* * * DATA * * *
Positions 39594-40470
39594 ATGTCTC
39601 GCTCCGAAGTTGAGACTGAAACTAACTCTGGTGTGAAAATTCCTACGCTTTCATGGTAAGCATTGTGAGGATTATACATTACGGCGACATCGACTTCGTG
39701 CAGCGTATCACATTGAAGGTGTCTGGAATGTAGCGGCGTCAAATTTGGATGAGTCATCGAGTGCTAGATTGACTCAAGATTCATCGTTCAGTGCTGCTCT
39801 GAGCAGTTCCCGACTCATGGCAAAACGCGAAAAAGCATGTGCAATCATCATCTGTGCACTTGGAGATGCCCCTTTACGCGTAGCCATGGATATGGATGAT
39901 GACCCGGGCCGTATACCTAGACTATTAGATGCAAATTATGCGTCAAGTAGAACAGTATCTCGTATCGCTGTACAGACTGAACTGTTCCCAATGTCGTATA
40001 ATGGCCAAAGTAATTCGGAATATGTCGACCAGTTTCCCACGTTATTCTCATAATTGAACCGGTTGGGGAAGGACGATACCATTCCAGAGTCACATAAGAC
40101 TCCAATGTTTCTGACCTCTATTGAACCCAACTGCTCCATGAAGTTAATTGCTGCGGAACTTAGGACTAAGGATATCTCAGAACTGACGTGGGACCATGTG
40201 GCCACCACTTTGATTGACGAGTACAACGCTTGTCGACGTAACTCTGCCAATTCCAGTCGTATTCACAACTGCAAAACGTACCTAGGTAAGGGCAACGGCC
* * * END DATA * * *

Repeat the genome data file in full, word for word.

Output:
Positions 39594-40470
39594 ATGTCTC
39601 GCTCCGAAGTTGAGACTGAAACTAACTCTGGTGTGAAAATTCCTACGCTTTCATGGTAAGCATTGTGAGGATTATACATTACGGCGACATCGACTTCGTG
39701 CAGCGTATCACATTGAAGGTGTCTGGAATGTAGCGGCGTCAAATTTGGATGAGTCATCGAGTGCTAGATTGACTCAAGATTCATCGTTCAGTGCTGCTCT
39801 GAGCAGTTCCCGACTCATGGCAAAACGCGAAAAAGCATGTGCAATCATCATCTGTGCACTTGGAGATGCCCCTTTACGCGTAGCCATGGATATGGATGAT
39901 GACCCGGGCCGTATACCTAGACTATTAGATGCAAATTATGCGTCAAGTAGAACAGTATCTCGTATCGCTGTACAGACTGAACTGTTCCCAATGTCGTATA
40001 ATGGCCAAAGTAATTCGGAATATGTCGACCAGTTTCCCACGTTATTCTCATAATTGAACCGGTTGGGGAAGGACGATACCATTCCAGAGTCACATAAGAC
40101 TCCAATGTTTCTGACCTCTATTGAACCCAACTGCTCCATGAAGTTAATTGCTGCGGAACTTAGGACTAAGGATATCTCAGAACTGACGTGGGACCATGTG
40201 GCCACCACTTTGATTGACGAGTACAACGCTTGTCGACGTAACTCTGCCAATTCCAGTCGTATTCACAACTGCAAAACGTACCTAGGTAAGGGCAACGGCC